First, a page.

It’s AYA Day and Building Design’s 50th birthday! To celebrate, we invited Norman Foster to launch our landmark new series in which leading architects talk about their favourite buildings
Wonder: Crystal Palace | Architect: Joseph Paxton
Nominated by: Norman Foster
My favourite building is Joseph Paxton’s Crystal Palace. To me it represents the birth of modern architecture. Designed to house the Great Exhibition in 1851, the budget and timescale precluded traditional construction methods. Paxton’s solution was prefabricated, lightweight and transparent. It did more with less.
The entire building was based on a module size of 49 inches (120cm) tall and 10 inches (25cm) wide; the size of the largest mass-produced panes of sheet glass at the time.
Two thousand on-site workers took just eight months to build the palace’s structure. When completed it was the largest enclosure in the world.
As a truly “high-tech” building, the Crystal Palace was symbolic of a new industrial approach to architecture – the construction process itself became a popular public spectacle.
Conceived as a temporary building, it stood in Hyde Park for just six months, attracting six million visitors – the equivalent of a fifth of the entire British population of the time! It was then dismantled and relocated in Sydenham just as quickly as it had been built.
The influence of the building is all around us. Its clearly expressed structure was a key driver for the Chicago school of skyscrapers that revolutionised architecture in the late 19th and early 20th centuries.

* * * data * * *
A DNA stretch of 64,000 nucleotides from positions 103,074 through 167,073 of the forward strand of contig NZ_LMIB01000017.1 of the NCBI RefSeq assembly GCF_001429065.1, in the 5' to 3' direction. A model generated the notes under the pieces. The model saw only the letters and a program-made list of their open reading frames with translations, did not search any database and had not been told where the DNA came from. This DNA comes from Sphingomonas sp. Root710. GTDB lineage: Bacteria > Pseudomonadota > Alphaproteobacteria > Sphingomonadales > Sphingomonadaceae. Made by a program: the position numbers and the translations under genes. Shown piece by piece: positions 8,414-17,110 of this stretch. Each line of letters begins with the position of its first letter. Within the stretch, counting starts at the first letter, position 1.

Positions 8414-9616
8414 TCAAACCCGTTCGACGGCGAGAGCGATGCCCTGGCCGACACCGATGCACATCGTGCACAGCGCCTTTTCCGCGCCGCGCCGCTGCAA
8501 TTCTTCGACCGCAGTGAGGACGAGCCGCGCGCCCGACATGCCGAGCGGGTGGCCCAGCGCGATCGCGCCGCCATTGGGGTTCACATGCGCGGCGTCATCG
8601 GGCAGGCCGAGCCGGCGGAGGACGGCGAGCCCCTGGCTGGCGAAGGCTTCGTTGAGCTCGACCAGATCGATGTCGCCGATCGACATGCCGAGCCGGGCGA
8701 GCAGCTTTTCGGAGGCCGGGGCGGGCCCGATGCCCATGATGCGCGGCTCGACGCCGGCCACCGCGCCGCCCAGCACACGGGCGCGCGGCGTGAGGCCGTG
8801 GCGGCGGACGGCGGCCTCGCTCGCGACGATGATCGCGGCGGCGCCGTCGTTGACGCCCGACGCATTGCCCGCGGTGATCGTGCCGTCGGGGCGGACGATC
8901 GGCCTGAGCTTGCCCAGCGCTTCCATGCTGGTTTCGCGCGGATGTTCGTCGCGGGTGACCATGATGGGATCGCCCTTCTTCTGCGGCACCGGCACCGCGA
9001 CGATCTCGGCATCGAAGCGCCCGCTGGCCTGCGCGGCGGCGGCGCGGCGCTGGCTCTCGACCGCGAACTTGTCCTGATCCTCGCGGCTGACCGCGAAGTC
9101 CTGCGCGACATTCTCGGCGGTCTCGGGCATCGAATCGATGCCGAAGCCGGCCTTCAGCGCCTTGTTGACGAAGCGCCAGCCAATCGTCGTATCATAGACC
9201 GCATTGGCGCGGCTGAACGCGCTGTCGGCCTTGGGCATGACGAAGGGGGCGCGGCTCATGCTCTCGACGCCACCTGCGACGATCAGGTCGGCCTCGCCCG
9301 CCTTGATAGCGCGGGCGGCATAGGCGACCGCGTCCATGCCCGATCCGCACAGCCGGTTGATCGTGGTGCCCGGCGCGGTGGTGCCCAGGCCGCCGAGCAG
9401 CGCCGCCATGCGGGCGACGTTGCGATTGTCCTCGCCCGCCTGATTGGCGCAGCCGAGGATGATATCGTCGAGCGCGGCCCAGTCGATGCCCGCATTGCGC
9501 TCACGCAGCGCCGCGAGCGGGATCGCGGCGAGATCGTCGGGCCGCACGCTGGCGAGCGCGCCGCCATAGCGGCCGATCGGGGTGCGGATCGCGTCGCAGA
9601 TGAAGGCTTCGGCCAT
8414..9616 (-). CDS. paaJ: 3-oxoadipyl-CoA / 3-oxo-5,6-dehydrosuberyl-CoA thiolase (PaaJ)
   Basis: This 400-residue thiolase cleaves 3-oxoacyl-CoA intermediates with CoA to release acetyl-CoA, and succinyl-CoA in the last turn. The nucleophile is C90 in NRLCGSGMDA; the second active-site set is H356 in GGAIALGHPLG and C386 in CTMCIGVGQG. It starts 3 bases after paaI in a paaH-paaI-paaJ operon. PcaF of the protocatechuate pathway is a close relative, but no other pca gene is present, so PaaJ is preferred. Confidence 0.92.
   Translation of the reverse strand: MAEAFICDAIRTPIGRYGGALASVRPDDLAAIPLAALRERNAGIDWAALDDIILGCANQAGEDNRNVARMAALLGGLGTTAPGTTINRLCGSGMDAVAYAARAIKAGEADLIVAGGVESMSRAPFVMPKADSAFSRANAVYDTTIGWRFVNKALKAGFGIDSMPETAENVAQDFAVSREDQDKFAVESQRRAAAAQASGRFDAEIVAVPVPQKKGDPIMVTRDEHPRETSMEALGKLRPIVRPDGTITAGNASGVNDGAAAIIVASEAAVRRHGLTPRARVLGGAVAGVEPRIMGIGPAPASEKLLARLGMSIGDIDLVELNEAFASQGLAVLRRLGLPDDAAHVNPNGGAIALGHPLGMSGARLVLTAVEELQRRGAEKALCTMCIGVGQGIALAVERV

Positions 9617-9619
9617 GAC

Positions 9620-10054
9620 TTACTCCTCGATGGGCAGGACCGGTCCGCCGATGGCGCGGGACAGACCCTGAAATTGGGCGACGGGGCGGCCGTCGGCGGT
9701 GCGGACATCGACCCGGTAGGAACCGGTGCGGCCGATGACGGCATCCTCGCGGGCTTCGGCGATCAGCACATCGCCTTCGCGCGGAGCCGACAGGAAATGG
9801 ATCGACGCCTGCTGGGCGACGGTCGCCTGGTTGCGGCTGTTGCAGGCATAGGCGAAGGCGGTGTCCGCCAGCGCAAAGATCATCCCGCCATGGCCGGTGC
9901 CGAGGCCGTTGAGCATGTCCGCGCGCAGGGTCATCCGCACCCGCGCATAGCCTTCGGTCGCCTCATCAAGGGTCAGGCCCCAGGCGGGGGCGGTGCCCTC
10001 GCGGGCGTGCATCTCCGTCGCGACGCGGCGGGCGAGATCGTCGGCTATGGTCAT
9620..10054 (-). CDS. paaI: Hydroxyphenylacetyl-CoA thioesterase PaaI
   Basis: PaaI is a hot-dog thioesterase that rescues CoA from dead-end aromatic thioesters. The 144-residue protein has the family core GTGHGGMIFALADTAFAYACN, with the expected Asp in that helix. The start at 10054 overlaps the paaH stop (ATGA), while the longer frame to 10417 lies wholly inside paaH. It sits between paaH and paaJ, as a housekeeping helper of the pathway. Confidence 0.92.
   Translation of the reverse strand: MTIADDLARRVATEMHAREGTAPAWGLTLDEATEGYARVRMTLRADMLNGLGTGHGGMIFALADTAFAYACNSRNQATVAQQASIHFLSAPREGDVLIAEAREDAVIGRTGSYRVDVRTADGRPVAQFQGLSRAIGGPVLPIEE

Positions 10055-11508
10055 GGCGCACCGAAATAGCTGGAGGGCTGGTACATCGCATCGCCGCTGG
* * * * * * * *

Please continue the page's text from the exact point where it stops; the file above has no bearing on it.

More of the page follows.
In its reliance on triangulation I can see the beginnings of modern geodesic structures. The soaring spans and transparency are echoed in the vast airport and exhibition spaces of today. A tangible legacy from a wonderfully ephemeral project.
The Crystal Palace was an exceptional work which proved to be a source of inspiration to generations of architects. It has an idealistic spirit and pushed the technological limits of design and engineering. It was a celebration of confidence and a belief in the future – something as relevant today as it was in 1851.
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How to watch today’s AYAs
It’s today! Building Design’s Architect of the Year Awards will be broadcast live on the website at 4pm. The most important celebration of architectural success in the UK is free to attend. Just bookmark the Building Design home page and make sure you’re here at 4pm when proceedings will get underway promptly. And join in the conversation that’s already buzzing on social media using #AYA2020
Building Design’s 50 Wonders is a new series marking the magazine’s 50th birthday. For the next 50 weeks we will be inviting leading members of the profession and key collaborators to share a favourite building and explain its significance. To enjoy the full 50 subscribe to Building Design now and share your favourites using #BD50Wonders